Table_4_Single-Cell RNA Sequencing Atlas From a Bivalve Larva Enhances Classical Cell Lineage Studies.XLSX (11.49 kB)
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Table_4_Single-Cell RNA Sequencing Atlas From a Bivalve Larva Enhances Classical Cell Lineage Studies.XLSX

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posted on 26.01.2022, 04:57 authored by David A. Salamanca-Díaz, Stephan M. Schulreich, Alison G. Cole, Andreas Wanninger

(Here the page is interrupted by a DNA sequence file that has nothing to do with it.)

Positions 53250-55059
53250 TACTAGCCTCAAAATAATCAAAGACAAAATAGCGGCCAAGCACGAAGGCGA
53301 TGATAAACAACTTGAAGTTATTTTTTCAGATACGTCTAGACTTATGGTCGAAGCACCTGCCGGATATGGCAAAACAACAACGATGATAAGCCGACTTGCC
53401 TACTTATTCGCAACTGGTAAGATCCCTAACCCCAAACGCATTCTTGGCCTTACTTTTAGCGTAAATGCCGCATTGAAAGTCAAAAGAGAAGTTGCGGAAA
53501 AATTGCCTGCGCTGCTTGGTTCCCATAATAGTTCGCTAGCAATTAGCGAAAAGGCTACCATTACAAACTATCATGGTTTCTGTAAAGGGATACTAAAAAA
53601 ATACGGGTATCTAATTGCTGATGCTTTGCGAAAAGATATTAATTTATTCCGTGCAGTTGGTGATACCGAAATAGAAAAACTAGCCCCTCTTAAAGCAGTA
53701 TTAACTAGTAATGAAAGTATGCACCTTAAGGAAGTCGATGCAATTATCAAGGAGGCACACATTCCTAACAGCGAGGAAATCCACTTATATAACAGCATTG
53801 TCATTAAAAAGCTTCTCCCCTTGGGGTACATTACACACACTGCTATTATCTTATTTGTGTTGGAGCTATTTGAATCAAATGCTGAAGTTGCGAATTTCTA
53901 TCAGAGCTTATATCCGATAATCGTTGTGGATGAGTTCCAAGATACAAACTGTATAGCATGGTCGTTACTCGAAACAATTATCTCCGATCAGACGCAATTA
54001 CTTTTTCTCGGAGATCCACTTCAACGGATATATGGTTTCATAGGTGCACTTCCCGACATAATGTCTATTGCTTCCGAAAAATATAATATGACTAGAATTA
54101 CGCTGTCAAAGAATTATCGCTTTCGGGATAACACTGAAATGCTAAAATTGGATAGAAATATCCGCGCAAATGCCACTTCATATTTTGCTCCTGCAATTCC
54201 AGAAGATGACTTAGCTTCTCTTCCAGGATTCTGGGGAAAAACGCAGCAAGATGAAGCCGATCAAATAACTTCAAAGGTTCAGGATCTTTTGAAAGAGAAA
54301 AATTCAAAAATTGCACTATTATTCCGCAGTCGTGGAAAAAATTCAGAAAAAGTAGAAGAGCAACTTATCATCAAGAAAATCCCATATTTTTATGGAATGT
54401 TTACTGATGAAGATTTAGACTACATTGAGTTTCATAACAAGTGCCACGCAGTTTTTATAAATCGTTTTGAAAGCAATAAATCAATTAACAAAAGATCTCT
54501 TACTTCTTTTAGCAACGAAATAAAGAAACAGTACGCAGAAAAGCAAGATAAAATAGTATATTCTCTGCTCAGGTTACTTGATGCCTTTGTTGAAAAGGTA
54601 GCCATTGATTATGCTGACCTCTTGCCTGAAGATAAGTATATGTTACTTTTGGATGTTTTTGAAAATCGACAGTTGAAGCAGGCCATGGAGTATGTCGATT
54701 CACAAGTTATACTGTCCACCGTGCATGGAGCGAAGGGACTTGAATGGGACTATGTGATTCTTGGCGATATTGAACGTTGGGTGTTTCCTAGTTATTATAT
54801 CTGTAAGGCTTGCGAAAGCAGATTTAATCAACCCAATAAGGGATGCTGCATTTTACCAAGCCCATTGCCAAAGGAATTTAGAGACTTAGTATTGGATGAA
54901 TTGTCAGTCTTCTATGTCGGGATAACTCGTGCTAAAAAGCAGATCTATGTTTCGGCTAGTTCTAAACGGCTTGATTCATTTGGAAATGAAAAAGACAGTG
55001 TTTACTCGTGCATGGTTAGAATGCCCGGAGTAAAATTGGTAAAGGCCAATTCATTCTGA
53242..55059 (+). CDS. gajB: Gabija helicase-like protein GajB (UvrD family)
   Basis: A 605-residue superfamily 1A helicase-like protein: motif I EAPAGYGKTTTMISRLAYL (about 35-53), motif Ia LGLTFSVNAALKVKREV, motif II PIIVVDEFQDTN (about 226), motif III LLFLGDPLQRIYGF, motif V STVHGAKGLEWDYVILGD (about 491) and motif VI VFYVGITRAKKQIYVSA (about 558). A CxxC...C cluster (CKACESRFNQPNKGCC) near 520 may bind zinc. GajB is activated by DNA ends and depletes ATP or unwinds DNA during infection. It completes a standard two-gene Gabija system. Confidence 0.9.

Ciliated trochophore-type larvae are widespread among protostome animals with spiral cleavage. The respective phyla are often united into the superclade Spiralia or Lophotrochozoa that includes, for example, mollusks, annelids, and platyhelminths. Mollusks (bivalves, gastropods, cephalopods, polyplacophorans, and their kin) in particular are known for their morphological innovations and lineage-specific plasticity of homologous characters (e.g., radula, shell, foot, neuromuscular systems), raising questions concerning the cell types and the molecular toolkit that underlie this variation. Here, we report on the gene expression profile of individual cells of the trochophore larva of the invasive freshwater bivalve Dreissena rostriformis as inferred from single cell RNA sequencing. We generated transcriptomes of 632 individual cells and identified seven transcriptionally distinct cell populations. Developmental trajectory analyses identify cell populations that, for example, share an ectodermal origin such as the nervous system, the shell field, and the prototroch. To annotate these cell populations, we examined ontology terms from the gene sets that characterize each individual cluster. These were compared to gene expression data previously reported from other lophotrochozoans. Genes expected to be specific to certain tissues, such as Hox1 (in the shell field), Caveolin (in prototrochal cells), or FoxJ (in other cillia-bearing cells) provide evidence that the recovered cell populations contribute to various distinct tissues and organs known from morphological studies. This dataset provides the first molecular atlas of gene expression underlying bivalve organogenesis and generates an important framework for future comparative studies into cell and tissue type development in Mollusca and Metazoa as a whole.